Online Identities – Behind The Keyboard

We all represent ourselves differently online and depending on the platform and our digital differences, we assume different online identities. The type of online identity we assume will directly affect what we post, share and contribute to our personal learning networks.

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Created by Adrian Kamulegeya using Piktochart

Authenticity

Single identity users are seen to be authentic whereas those who use multiple identities are not and could possibly be using anonymous accounts. However, Facebook’s director of policy in Europe, Richard Allan, argues that ‘pretend identities’ are a minority now and the web has become more mainstream (Allan, 2012) – indicating having some anonymous accounts is not a problem.

Anonymity

In fact in a BBC report about the dark web, Bruce Schneier argues that it provides a shield to those who can be punished based on online activity (Schneier, 2016), however it can also easily hide criminals online, even if not intended (Oerting, 2016). Having multiple identities can provide more security to the average user, but someone with bad motives will also get the same benefit.

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Created by Adrian Kamulegeya using Piktochart

Employability

Employers nowadays use platforms like LinkedIn to recruit their staff with the user count for the website at 467 million in the third quarter of 2016 (Statista, 2016). Single identity users are easier to find but risk showing personal information you don’t want to show your employer, whereas multiple identity users find it easy to manage professional and personal accounts but risk lacking the authenticity that is needed. Furthermore employers may want to see your personal life. Outlets such as blogging can show creativity, passion and motivation which are all redeeming qualities looked for by an employer (The Employable, 2014).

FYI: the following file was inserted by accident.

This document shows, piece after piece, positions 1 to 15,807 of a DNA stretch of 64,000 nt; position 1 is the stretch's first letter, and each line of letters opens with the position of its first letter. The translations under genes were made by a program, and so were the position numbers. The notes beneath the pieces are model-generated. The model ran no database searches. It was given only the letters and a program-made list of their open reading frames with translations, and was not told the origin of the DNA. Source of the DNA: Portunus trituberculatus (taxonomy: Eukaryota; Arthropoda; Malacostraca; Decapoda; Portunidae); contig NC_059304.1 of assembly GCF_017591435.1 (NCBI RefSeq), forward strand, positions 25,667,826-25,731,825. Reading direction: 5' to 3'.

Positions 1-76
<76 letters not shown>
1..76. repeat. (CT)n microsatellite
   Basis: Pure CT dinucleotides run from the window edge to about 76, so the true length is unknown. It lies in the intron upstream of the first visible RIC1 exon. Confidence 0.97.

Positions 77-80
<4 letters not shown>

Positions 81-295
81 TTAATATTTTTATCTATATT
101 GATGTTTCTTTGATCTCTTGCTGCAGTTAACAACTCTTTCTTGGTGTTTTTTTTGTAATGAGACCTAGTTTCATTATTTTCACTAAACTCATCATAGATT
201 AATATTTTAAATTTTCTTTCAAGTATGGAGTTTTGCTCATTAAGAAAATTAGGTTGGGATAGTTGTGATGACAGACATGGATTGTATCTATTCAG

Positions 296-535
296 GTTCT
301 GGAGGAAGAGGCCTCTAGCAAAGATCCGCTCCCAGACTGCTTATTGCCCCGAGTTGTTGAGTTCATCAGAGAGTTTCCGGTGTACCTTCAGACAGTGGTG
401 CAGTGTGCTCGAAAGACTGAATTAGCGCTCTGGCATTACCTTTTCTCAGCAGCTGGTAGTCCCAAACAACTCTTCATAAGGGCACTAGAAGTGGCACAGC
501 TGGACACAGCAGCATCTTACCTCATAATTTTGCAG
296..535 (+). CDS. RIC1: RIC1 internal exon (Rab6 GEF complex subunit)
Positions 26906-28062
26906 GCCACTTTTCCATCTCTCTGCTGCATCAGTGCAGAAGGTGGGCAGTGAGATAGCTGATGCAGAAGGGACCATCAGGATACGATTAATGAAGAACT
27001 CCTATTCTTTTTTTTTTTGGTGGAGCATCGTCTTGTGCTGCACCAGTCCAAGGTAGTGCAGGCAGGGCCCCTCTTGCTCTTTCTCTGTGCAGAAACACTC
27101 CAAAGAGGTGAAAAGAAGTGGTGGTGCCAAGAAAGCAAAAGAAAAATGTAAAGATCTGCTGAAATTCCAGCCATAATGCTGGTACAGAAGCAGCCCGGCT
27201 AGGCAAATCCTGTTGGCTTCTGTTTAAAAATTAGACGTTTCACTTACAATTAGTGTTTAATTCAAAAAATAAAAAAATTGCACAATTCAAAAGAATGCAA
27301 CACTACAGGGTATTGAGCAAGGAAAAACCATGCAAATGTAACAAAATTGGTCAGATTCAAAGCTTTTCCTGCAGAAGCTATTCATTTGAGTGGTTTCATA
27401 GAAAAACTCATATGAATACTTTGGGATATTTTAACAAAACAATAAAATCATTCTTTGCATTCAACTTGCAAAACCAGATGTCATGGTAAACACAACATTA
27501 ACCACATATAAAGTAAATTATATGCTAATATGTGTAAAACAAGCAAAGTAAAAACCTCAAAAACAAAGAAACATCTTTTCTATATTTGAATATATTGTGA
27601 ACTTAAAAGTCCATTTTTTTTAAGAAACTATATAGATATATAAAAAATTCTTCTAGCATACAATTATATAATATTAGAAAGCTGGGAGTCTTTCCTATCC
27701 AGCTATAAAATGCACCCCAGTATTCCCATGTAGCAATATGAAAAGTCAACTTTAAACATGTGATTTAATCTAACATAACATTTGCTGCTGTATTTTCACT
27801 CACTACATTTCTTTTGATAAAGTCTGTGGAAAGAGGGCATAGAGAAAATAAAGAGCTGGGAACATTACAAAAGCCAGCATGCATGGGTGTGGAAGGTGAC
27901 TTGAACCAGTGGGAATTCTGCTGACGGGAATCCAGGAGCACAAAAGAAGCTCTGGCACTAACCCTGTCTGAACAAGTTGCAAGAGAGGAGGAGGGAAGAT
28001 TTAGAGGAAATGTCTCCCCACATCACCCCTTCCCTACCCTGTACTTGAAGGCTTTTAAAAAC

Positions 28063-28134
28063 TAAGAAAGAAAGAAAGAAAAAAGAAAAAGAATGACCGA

Of course the choice of how you present yourself is yours, and we can’t control everything on the web. However that won’t stop how others perceive you – that job, primarily, is on you.

Word Count: 316


References:

Krotoski, A. (2012). Online identity: is authenticity or anonymity more important?. [online] the Guardian. Available at: https://www.theguardian.com/technology/2012/apr/19/online-identity-authenticity-anonymity [Accessed 22 Apr. 2018].

BBC Guides. (2016). What is the dark web and is it a threat?. [online] Available at: http://www.bbc.co.uk/guides/z9j6nbk [Accessed 22 Apr. 2018].

Statista. (2016). Number of LinkedIn users | Statista. [online] Available at: https://www.statista.com/statistics/274050/quarterly-numbers-of-linkedin-members/ [Accessed 22 Apr. 2018].

TheEmployable. (2014). How blogging can help you get a job. [online] Available at: http://www.theemployable.com/index.php/2014/10/28/blogging-can-help-get-job/ [Accessed 22 Apr. 2018].

 

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14 thoughts on “Online Identities – Behind The Keyboard

  1. Hi Adrian, thanks for this post – it was a good read and the summary graphic is really useful. You mention Facebook’s director of policy mentioning his belief that authentic identities are increasing, or words to that effect. What’s your opinion on this? I know that a number of newspapers, including perhaps most notably the Guardian (https://www.theguardian.com/help/ng-interactive/2017/mar/17/contact-the-guardian-securely) allow secure communication. I wonder if, as you do start to hint at, authentic identities are not quite as wide-spread as we thought? With the full out from Cambridge Analytica too, I think people are choosing not to show their full identity online for sure.

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    1. Hi Tom, thanks for commenting.